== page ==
Showing posts with label blades vs cavity back. Show all posts
Showing posts with label blades vs cavity back. Show all posts

Friday, March 12, 2021

Ability To Play MB Blades - Who Can Play Them?

 Ok, since all the craziness in the world has happened, i.e., Covid 19 and the fact that we've all been spending more time at home, I've been spending a bit of time watching YouTube videos. As evident by this blog page, I am consumed with golf - any and everything golf. With this being the case, I have been watching a lot of reviews on golf clubs as I may be in the market for a fresh set of custom clubs soon. I'm am particularly interested in a fresh set of bladed/muscle-back irons and to my dismay, I've come across many videos discussing how only pros or top ams can/should play them. After watching all those videos discussing  "should/can mid-handicapper play blades," my conclusion is - there is a lot of opinions on the topic that I just don't agree with. 

Up until the mid to late 70s when Ping/Kristen introduced the cavity-back iron, no one knew of any golf club other than a blade/muscle-back (MB) iron. We all had to learn how to hit a golf ball using a bladed iron. Did that keep anyone with a mind to play golf from learning how to hit them? No! Many weekend warrior golfers have played golf with blades to great success and enjoyment. I think there is a lot of emphasis on farther, faster and higher going on in the golf industry today, catering to an audience that has bought into it, hook, line, and sinker. It's no longer about course management and short-game improvement. "Let's all just bomb it down there and see what happens" is the new game. 

I have tried to get on the bandwagon of easier clubs to hit but I just can't make the shift to game improvement irons, even player forged distance irons, which I own a set of, feel unwieldy to me with their hotter face, larger sole, and cranked lofts.  Personally, I find the new generation of golf clubs unappealing. They mask imperfections in my swing and make mishits an even bigger issue than they are with my MBs. 



Everyone seems to fear blades/MB irons -why? On one of the coldest days of the year that I've played golf in a while, I decided to take my 20-year-old set of MBs to the course. All I heard from the guys in the clubhouse was how miserable I was going to be playing the MBs in the weather. I hear all the time how unforgiving the MBs are and how there just isn't any distance in them compared to modern designed clubs. All I have to say in response is - "you've never tried to play them, have you?" Oh, I almost forgot to tell you, I had my best round in months.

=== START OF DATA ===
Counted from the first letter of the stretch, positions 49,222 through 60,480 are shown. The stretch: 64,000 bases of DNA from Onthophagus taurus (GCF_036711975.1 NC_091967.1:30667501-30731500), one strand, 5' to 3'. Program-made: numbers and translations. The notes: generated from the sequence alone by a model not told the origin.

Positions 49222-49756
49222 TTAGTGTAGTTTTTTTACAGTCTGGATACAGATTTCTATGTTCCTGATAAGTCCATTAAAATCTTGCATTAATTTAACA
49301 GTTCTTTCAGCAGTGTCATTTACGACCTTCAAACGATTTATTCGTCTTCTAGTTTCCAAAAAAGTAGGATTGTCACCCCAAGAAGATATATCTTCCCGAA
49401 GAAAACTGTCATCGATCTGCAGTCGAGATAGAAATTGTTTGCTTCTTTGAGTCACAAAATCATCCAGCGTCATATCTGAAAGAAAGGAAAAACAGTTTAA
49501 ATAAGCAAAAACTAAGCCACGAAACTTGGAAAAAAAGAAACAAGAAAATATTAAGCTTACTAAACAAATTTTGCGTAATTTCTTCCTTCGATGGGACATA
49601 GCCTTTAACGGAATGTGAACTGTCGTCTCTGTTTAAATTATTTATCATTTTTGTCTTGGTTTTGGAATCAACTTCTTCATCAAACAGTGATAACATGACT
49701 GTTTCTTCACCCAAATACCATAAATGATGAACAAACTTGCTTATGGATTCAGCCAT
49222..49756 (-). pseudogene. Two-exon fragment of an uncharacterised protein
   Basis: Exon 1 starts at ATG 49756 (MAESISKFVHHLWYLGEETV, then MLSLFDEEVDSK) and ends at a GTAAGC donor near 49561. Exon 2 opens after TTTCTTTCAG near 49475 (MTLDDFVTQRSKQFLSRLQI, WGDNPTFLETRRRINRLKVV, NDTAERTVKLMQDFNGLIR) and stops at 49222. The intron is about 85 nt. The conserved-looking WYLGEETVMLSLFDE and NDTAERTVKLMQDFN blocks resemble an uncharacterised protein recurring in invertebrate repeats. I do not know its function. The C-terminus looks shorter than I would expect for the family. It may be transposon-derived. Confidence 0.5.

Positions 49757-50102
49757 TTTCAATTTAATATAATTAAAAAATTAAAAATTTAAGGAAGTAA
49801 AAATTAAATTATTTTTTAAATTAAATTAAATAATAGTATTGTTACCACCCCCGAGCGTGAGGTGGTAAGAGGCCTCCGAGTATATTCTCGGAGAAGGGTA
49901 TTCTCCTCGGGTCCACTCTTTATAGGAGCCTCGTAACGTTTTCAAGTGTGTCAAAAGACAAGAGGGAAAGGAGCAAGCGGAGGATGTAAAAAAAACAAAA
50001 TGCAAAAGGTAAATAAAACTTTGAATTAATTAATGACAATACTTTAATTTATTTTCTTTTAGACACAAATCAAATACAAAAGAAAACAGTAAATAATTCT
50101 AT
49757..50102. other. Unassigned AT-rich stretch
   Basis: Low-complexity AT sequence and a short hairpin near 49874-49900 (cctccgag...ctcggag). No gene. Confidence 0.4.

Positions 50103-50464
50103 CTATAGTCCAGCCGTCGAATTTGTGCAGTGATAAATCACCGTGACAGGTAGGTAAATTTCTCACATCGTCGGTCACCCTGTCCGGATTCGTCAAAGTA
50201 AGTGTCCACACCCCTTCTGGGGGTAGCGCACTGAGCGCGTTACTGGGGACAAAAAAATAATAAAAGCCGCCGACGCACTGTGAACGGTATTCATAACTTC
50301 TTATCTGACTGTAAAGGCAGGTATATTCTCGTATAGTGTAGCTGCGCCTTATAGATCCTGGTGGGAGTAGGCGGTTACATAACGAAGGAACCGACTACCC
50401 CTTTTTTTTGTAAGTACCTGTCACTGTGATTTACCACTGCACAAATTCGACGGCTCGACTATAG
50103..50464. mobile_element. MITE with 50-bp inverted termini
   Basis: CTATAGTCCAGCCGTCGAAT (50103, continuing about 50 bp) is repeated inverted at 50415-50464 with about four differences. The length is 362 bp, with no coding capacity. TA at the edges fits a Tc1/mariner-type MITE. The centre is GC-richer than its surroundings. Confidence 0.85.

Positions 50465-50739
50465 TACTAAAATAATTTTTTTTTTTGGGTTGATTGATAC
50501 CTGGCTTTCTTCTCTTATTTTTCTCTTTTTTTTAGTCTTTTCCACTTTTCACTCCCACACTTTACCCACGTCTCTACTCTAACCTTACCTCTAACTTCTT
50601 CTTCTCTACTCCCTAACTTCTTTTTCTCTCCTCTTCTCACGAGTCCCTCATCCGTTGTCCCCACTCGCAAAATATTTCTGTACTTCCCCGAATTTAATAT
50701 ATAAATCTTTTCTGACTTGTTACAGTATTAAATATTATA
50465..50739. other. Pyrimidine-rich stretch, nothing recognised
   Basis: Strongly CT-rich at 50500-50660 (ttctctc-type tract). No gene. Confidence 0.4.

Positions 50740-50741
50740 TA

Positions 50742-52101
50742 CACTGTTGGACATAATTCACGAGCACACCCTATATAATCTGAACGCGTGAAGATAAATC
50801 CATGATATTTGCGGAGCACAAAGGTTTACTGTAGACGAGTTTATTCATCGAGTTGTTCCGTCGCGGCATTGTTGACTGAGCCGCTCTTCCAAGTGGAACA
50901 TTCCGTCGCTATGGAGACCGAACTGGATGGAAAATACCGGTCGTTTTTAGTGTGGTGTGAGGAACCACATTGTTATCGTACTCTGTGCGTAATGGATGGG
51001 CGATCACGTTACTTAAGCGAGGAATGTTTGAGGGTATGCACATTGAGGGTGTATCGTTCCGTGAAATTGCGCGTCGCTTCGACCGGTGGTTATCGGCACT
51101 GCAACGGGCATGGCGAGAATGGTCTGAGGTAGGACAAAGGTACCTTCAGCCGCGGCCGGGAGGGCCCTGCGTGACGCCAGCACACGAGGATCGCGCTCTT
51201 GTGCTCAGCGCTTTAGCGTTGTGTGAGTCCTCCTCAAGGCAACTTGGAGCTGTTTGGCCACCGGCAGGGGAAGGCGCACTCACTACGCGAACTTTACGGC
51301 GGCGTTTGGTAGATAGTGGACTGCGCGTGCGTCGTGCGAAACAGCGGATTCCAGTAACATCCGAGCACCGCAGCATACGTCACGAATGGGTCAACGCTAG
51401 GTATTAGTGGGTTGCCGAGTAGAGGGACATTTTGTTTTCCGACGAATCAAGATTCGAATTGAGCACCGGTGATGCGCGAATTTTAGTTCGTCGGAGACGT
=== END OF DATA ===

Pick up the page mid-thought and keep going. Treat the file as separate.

So, getting to the topic of this post... Who should/can play blades? I think anyone can play them regardless of handicap. If you have a developed swing that allows you to hit the ball fairly consistently you should give them consideration. If you are looking for more consistency in dispersion from front to back carry of your ball, you should absolutely give them a go. If you are looking to improve your swing, you can find no better place than MB blades to find what you are looking for... If you are a beginner, I say this, if you can learn the game on blades and hit them consistently, there is not a club in the world you will not be able to hit! Blades are sweet little chunks of metal at the end of a stick that send the ball where you aim it. 

As you can tell, I'm in love with the shinny MB bladed iron. I have no problem stepping up to any tee box with my buddies, most with their strong lofted clubs and pulling the numbered club in my bag that matches the loft of theirs and hitting with ease. The number on the bottom of the club is not important to me. I do not need an 8 iron that travels 180 yards. I rely on the consistency of the clubs that I play, not the loft to stroke my ego, fooling me into thinking I can hit the ball like Tiger. With blades, if you need more distance, pull a higher numbered club. If you gap them in properly, I think you will find that each club is about 10 to 15 yards further down the fairway than the next lower club. That is called consistency.